The Modigliani–Miller theorem is an influential element of economic theory; it forms the basis for modern thinking on capital structure. The basic theorem states that in the absence of taxes, bankruptcy costs, agency costs, and asymmetric information, and in an efficient market, the value of a firm is unaffected by how that firm is financed. Since the value of the firm depends neither on its dividend policy nor its decision to raise capital by issuing stock or selling debt, the Modigliani–Miller theorem is often called the capital structure irrelevance principle. As a consequence of the numerous and unrealistic assumptions needed to use the theorem, it is also an excellent and typical example of "mathiness", which encompasses the many mathematical models used by business schools, economists, and bankers that use past information to make consistently unsuccessful predictions about the future.
In Economics and Accounting, the cost of capital is the cost of a company's funds, or, from an investor's point of view "the required rate of return on a portfolio company's existing securities". It is used to evaluate new projects of a company. It is the minimum return that investors expect for providing capital to the company, thus setting a benchmark that a new project has to meet.
Capital structure in corporate finance is the way a corporation finances its assets through some combination of equity, debt, or hybrid securities.
In corporate finance, the return on equity (ROE) is a measure of the profitability of a business in relation to the equity, also known as net assets or assets minus liabilities. ROE is a measure of how well a company uses investments to generate earnings growth.
Financial risk management is the practice of economic value in a firm by using financial instruments to manage exposure to risk: operational risk, credit risk and market risk, foreign exchange risk, shape risk, volatility risk, liquidity risk, inflation risk, business risk, legal risk, reputational risk, sector risk etc. Similar to general risk management, financial risk management requires identifying its sources, measuring it, and plans to address them.
In financial economics, asset pricing refers to a formal treatment and development of two main pricing principles, outlined below, together with the resultant models. There have been many models developed for different situations, but correspondingly, these stem from general equilibrium asset pricing or rational asset pricing, the latter corresponding to risk neutral pricing.
Financial modeling is the task of building an abstract representation of a real world financial situation. This is a mathematical model designed to represent the performance of a financial asset or portfolio of a business, project, or any other investment.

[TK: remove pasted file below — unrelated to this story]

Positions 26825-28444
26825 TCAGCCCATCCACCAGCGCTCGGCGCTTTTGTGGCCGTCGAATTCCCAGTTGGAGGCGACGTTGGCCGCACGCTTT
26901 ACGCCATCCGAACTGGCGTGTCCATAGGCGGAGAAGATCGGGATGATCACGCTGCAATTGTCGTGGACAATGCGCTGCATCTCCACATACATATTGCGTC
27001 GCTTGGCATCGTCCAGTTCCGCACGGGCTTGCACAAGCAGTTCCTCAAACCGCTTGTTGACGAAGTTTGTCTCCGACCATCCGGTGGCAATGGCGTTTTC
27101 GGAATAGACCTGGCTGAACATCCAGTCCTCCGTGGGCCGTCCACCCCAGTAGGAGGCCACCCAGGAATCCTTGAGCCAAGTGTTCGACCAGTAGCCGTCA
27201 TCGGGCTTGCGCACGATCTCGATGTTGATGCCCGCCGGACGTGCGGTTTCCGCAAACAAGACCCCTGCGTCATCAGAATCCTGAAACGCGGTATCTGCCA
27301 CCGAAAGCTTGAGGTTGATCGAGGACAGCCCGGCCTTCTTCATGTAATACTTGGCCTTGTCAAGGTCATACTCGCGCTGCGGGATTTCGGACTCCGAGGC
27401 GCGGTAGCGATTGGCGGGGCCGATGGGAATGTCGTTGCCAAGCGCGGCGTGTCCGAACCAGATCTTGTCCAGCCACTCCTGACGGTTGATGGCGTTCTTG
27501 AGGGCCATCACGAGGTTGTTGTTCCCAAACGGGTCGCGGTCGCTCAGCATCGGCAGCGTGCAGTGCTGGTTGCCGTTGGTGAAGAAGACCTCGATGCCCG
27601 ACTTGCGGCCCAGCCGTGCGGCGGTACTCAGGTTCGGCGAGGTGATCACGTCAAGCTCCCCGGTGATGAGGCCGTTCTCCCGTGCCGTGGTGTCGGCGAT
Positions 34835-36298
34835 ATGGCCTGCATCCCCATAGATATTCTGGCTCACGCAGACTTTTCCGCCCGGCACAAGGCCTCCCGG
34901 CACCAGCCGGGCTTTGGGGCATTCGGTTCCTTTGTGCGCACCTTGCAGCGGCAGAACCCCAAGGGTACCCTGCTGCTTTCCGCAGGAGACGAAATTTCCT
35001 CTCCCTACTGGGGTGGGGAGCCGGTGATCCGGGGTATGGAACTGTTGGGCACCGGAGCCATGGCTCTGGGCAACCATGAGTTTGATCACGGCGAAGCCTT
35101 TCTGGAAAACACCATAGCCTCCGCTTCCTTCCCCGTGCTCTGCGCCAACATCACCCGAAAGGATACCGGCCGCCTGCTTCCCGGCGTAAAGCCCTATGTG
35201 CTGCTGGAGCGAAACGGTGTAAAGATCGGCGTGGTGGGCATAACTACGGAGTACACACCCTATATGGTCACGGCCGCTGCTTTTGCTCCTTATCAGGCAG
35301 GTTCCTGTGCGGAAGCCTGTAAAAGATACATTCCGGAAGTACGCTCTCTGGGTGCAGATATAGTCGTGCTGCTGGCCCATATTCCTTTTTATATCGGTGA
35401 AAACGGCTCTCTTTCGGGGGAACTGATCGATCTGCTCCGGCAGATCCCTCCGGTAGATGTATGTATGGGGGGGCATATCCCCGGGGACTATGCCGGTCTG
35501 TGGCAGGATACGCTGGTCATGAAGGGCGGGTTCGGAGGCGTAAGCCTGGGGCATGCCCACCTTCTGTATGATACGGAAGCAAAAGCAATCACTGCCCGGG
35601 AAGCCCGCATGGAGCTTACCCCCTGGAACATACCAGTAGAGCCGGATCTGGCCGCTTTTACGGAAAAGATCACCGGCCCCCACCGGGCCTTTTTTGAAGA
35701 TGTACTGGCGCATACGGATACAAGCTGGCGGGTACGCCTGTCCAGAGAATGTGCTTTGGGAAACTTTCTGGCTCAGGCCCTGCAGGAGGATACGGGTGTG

In corporate finance, the pecking order theory postulates that the cost of financing increases with asymmetric information.
Invested capital represents the total cash investment that shareholders and debtholders have made in a company. There are two different but completely equivalent methods for calculating invested capital. The operating approach is calculated as:
Aswath Damodaran is a Professor of Finance at the Stern School of Business at New York University, where he teaches corporate finance and equity valuation. He is best known and famous as author of several widely used academic and practitioner texts on Valuation, Corporate Finance and Investment Management. Damodaran is widely quoted on the subject of valuation, with "a great reputation as a teacher and authority". He has written several books on equity valuation, as well on corporate finance and investments. He is also widely published in leading journals of finance, including The Journal of Financial and Quantitative Analysis, The Journal of Finance, The Journal of Financial Economics and the Review of Financial Studies. He is also known as being a resource on valuation and analysis to investment banks on Wall Street.
The following outline is provided as an overview of and topical guide to finance:
Richard A. Brealey is a British economist and author. He is an Emeritus Professor at the London Business School and a Fellow of the British Academy. He is widely known for his Principles of Corporate Finance, coauthored with Stewart C. Myers and Franklin Allen, a text that "has earned tremendous loyalty as both a classroom tool and a professional reference work".
In corporate finance, Hamada’s equation, named after Robert Hamada, is used to separate the financial risk of a levered firm from its business risk. The equation combines the Modigliani-Miller theorem with the capital asset pricing model. It is used to help determine the levered beta and, through this, the optimal capital structure of firms.
Jack Lawrence Treynor was an American economist who served as the President of Treynor Capital Management in Palos Verdes Estates, California. He was a Senior Editor and Advisory Board member of the Journal of Investment Management, and was a Senior Fellow of the Institute for Quantitative Research in Finance. He served for many years as the editor of the CFA Institute's Financial Analysts Journal.
Break-even, often abbreviated as B/E in finance, is the point of balance making neither a profit nor a loss. The term originates in finance but the concept has been applied in other fields.